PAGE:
Professor Mahmoud Mohammadi
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Patient with Tuberous Sclerosis Complex (TSC)


This is to introduce AmirHossein M. a 5 year old boy with skin lesions, recurrent partially intractable seizures. Convulsions began at the age of 2 months and from then on, he has had many attacks. Convulsions started as flexion spasms at the outset but now he has mixed type of seizures, sometimes occurring as short staring episodes and other times as myoclonic jerks occurring once or twice a day.

According to the clinical signs and symptoms as well as neuro-imaging studies (brain CT-scan and MRI), the diagnosis of tuberous sclerosis was made:



From the beginning, AmirHossein has been on several anticonvulsive drugs such as phenobarbital, phenytoin, primidone, clonazepam, sodium valproate, prednisolone, topiramate, and sabril with sufficient dosages and durations with little if any success.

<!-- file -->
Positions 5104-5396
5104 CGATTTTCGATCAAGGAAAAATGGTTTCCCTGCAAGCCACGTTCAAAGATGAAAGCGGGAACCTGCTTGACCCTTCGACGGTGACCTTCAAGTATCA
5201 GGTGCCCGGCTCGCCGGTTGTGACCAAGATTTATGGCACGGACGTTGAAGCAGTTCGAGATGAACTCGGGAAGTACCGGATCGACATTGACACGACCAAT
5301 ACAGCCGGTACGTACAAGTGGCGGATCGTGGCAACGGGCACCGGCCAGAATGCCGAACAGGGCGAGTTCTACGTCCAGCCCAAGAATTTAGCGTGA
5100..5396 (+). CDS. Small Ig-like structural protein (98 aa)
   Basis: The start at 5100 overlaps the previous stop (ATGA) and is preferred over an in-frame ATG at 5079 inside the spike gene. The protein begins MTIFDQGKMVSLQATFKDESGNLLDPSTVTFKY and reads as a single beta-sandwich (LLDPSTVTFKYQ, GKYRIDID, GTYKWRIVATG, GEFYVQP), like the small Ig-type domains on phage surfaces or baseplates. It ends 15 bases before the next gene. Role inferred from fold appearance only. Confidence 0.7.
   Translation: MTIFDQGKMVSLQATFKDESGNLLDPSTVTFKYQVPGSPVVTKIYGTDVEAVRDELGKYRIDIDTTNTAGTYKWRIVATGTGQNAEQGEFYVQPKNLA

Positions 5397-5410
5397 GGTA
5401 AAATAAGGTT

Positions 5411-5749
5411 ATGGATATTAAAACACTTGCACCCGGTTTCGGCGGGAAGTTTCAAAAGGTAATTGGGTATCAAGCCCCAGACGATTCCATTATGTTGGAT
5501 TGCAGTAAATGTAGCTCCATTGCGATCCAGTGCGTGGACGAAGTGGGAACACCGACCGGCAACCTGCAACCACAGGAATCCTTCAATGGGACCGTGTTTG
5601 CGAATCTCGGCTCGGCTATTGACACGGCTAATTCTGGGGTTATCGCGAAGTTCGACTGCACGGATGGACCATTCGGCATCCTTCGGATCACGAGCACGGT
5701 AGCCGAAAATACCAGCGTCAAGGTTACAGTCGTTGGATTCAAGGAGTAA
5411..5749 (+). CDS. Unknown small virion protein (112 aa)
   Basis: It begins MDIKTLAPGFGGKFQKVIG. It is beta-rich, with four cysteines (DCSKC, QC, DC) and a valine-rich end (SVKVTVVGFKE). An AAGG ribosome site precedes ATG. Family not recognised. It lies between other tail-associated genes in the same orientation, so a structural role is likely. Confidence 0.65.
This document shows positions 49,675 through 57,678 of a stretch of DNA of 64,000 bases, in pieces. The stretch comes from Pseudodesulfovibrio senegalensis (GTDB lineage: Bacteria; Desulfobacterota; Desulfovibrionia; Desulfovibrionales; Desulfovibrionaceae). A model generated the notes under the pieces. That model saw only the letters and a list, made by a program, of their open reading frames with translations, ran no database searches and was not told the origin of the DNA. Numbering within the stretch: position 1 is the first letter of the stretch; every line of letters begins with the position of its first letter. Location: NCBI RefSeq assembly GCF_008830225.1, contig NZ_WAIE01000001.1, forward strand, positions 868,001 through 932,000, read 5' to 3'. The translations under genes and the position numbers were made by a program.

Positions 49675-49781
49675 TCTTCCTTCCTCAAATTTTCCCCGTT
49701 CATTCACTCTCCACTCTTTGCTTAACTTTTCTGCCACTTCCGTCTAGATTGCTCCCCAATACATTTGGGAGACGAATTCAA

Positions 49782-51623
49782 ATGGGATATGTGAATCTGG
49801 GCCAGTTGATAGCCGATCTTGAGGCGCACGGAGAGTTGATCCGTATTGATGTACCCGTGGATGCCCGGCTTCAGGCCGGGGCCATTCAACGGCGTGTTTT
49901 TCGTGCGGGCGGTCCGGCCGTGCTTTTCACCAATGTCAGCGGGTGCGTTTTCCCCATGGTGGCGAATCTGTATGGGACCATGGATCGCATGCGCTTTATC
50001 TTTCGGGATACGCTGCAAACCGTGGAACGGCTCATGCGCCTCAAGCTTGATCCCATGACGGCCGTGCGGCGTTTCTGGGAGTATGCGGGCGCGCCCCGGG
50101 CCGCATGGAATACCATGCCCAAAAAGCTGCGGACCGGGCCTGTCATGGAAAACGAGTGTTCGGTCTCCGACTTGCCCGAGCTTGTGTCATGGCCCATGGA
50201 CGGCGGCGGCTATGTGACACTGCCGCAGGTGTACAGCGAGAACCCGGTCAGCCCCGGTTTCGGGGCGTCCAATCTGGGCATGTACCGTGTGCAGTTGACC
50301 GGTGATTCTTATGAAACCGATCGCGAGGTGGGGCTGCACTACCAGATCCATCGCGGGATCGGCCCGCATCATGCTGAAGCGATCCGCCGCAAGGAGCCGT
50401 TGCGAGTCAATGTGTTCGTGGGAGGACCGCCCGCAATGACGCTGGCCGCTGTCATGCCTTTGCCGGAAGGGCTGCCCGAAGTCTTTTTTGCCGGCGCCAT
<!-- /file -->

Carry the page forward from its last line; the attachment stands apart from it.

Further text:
His parents are not consanguine and he is the only child of the family. Parents also do not show any sign related to the tuberous sclerosis complex. AmirHossein has a psychomotor developmental delay. He walked at the age of two years and now he says only few words. On physical examination he has several ash-leaf spots over his skin. New brain MRI revealed many tubers as well as other exams:



I would be grateful to have your invaluable comments regarding this patient. You are highly welcomed to answer the following queries:

·        What other drugs do you suggest to control his seizures?

·        What other diagnostic or therapeutic modalities will benefit the patient?


Please send your comments to: or


Thanks for your attention and cooperation.

M. Mohammadi MD, Pediatric Neurologist



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